The golden lining of the trip first to the pediatician and then to the emergency room for x-rays is that Corley and I had a nice outing. Because my car is kind of hard to get in and out of the back seat, he got to ride in the front seat, which he loved. We had a more peer-like interaction than usual, and it was very sweet. It was past lunchtime when we got done at the hospital, so of course we needed to find pizza -- his favorite food. And we were in a neighborhood we don't spend a lot of time in, so I employed the Find Me Gluten Free app on my iPhone and identified a number of options not too far from the Bryn Mawr hospital. Turns out that the two closest ones were bake-at-home operations, and not what we were looking for. We happened to spot and pull into a Peace a Pizza, but for whatever reason, it didn't have the right vibe for Corley, so we decided to venture on. Find Me Gluten Free listed Main Line Pizza in Wayne, so we headed there.
Have to say, definitely NOT a restaurant for a romantic date (unless maybe you are in middle school and it's a group thing.) Probably not even very good for a Gluten-free Delaware County Meet-up. Not a lot of ambiance. Not a lot of seating. Not a lot of air conditioning. But when you are with your kid who loves pizza, it was perfect. Corley has a big appetite, so I didn't think sharing a gluten-free pizza would be enough food. I think I was wrong! I got him a whole medium regular pie and a gluten-free pizza for me. Tons of cheesy goodness! We both had pizza to spare and bring home. Corley really enjoyed the gluteny pie, and I really enjoyed the gluten-free one. The crust comes from Still Riding Pizza. It was thick -- more like what I remember Pizza Hut's hand-tossed pizza was like, not Chicago deep-dish thick -- and delicious. It was bread-like enough to stand on its own merits, not just as a delivery vehicle for sauce and cheese. (The leftovers were even good cold, which I don't think I've ever said about a gluten-free pizza before!) The Main Line Pizza guys talked the gluten-free talk very well, and appeared to take careful measures to avoid cross-contamination with other flours and ingredients. At first I balked at the $16.75 pricetag on the gluten-free pizza, but man, for the amount of food and the real pizza taste, I will not complain. The real test was the kid-centric taste test. Would your 10-year-old with celiac like it? Here's the verdict from my typical (but not average) 10-year-old pizza connoisseur. (Just so you know, this is the best gluten-free pizza I've ever had).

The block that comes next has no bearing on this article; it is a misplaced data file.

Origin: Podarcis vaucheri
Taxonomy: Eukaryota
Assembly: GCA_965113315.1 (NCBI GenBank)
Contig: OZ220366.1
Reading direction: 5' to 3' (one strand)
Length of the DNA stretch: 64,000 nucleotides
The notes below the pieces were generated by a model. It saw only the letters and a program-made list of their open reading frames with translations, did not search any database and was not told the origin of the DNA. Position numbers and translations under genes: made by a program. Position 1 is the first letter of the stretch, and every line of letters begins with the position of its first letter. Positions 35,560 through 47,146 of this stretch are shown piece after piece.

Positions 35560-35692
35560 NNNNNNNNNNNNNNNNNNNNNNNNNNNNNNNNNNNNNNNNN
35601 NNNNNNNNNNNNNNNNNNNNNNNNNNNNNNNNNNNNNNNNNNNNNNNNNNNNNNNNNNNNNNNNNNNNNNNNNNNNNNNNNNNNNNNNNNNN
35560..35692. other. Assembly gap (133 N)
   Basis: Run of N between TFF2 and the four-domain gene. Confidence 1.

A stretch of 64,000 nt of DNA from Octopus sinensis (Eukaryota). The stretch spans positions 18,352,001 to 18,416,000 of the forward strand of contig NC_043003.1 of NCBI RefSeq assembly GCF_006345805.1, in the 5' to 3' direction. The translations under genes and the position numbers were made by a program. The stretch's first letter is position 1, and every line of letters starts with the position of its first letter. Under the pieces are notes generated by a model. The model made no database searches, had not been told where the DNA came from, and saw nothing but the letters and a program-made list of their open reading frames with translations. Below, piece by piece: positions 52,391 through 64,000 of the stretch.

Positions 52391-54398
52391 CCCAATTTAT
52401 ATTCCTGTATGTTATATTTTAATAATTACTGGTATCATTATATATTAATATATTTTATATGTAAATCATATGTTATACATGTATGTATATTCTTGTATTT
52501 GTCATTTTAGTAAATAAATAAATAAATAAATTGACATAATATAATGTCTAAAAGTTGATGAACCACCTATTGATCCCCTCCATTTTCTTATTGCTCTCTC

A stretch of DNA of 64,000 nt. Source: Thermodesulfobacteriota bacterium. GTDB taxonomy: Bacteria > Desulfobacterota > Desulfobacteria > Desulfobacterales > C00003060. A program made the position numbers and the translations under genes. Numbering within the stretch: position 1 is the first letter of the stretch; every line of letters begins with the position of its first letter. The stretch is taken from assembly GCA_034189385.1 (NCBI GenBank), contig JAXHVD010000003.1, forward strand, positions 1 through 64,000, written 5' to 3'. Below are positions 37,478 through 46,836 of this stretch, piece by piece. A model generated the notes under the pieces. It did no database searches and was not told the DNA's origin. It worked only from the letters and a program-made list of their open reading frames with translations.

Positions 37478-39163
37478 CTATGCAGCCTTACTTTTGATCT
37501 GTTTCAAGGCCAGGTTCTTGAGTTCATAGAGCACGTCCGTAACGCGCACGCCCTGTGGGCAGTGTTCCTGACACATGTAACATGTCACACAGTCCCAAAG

In another head to head test with typical kids, this time there is a CLEAR winner. The boys enjoyed one just fine, but truly disliked the other. I managed to add more milk and frozen greens and have it for MY dinner, since I mostly never met a gluten-free mac and cheese I couldn't find a way to like. Well, okay, so these two are the only boxed gluten-free mac and cheese I've ever had. But still. You get the point. As you may have gathered from my ecookbooklet, I add greens to lots of things.
And as I promised my older son Corley, here is his website. He's 10. It has nothing to do with living gluten-free.
My boys (not average, I've been informed, but I think typical is accurate)
recently sampled two gluten free frozen pizzas. They were nearly identical in
size -- about 10 inches across -- despite Udi's larger box. Three Bakers claimed
that their pizza was 3 servings at 250 calories each, Udi's said their pizza was
2 servings at 320 each. Either way, this is no diet food. I read ingredients
more closely at the end and discovered that Three Bakers contains gelatin,
making it not a vegetarian food, and frankly, if I had realized that at the
outset, it wouldn't have been part of the taste test. But I didn't, and I did,
and so there you have it.
While I don't want to spoil the ending on the taste test, I will say that both pizzas were way better than Amy's gf vegan pizza, whose crust was a little too thin and easy to overcook, and with the vegan cheese just not very tasty. It's not really comparing apples to apples in that case, but I think my experience with Amy's helped me decide that I'd need to relax how strict I am with cheese. Any pretty much the only dairy I eat these days is cheese on pizza, and now and then some Greek yogurt on my
brother's recommendation as a possible solution to staving off my propencity for snacking in the evening.
But I digress. On with the taste-test!